A federal court in New Hampshire has ruled that, under the doctrine of successor liability, the corporate owner of a service station may be liable for waste dumping carried out by a prior station owner at a CERCLA site in Plaistow. Members of the Beede Site Group v. Fed. Home Loan Mortgage Corp., No. 09-370 (D.N.H. 3/21/11). The service station had been operated by its prior owner from the 1980s until 1999, when a station employee purchased it along with its trade name. During the 1980s, the station generated waste motor oil that was deposited by Beede Waste Oil Corp. at the dump in Plaistow. After EPA named the dump a CERCLA site, several entities that undertook remediation formed a PRP Group, the Beede Site Group. The PRP Group sued the service station, among others, seeking contribution and other costs. Defendant owner moved for summary judgment, arguing that he purchased limited assets only and bore no responsibility for the costs of remediation for dumping that occurred before 1999.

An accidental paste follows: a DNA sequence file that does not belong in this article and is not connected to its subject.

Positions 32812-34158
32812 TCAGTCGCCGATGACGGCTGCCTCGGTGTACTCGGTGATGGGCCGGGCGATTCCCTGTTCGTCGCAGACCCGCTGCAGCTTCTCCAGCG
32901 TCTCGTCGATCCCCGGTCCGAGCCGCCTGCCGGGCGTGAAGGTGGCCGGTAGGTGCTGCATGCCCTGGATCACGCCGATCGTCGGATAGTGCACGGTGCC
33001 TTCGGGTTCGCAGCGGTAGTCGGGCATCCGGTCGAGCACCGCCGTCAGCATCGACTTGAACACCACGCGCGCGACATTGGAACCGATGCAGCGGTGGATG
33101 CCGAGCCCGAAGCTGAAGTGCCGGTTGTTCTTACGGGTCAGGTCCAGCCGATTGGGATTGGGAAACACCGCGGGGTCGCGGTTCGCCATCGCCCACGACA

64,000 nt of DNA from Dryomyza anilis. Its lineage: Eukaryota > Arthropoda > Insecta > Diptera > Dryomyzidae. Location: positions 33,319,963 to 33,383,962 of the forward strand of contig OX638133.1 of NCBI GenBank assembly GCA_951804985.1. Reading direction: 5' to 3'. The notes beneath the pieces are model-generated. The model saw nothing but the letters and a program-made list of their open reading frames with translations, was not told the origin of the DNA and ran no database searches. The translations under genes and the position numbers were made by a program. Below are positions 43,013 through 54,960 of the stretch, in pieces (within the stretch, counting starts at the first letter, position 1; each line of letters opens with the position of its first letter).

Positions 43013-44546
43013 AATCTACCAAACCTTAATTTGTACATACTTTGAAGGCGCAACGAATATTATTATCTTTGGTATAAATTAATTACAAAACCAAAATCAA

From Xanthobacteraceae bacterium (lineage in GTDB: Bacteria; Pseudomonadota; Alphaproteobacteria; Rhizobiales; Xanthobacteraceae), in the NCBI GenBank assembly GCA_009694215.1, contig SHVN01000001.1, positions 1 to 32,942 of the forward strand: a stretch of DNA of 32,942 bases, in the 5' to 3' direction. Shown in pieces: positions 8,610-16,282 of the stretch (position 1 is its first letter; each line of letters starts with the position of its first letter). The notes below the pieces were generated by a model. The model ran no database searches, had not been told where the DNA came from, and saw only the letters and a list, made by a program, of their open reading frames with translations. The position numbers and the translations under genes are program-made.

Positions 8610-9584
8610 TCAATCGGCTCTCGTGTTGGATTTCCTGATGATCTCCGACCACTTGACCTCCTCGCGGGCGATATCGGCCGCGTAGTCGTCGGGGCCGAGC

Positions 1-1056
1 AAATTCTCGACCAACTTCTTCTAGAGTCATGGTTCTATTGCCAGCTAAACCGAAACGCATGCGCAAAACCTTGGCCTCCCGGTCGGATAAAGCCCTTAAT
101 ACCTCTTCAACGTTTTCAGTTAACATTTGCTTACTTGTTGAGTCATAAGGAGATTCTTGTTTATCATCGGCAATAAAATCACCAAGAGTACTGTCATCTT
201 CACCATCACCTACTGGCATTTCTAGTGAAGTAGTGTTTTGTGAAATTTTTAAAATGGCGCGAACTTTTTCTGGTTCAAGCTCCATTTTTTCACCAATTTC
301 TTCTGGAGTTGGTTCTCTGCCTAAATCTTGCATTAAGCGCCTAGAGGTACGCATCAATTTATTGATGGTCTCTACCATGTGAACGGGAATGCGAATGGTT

Citing a New Hampshire Supreme Court opinion, the court stated, “successor liability may be found if the transaction is determined to be a de facto merger,” which has “four tell-tale aspects: (1) a continuation of the enterprise of the seller corporation,” (2) “a continuity of shareholders,” (3) “a speedy dissolution of the predecessor corporation,” and (4) “an assumption, by the successor, of the predecessor’s obligations as necessary for the uninterrupted continuation of normal business operations.” Bielagus v. EMRE of New Hampshire Corp., 826 A.2d 559 (N.H. 2003). In its analysis, the court found that factors one, three and four were met and that two was not relevant. The court therefore denied defendant’s motion for summary judgment.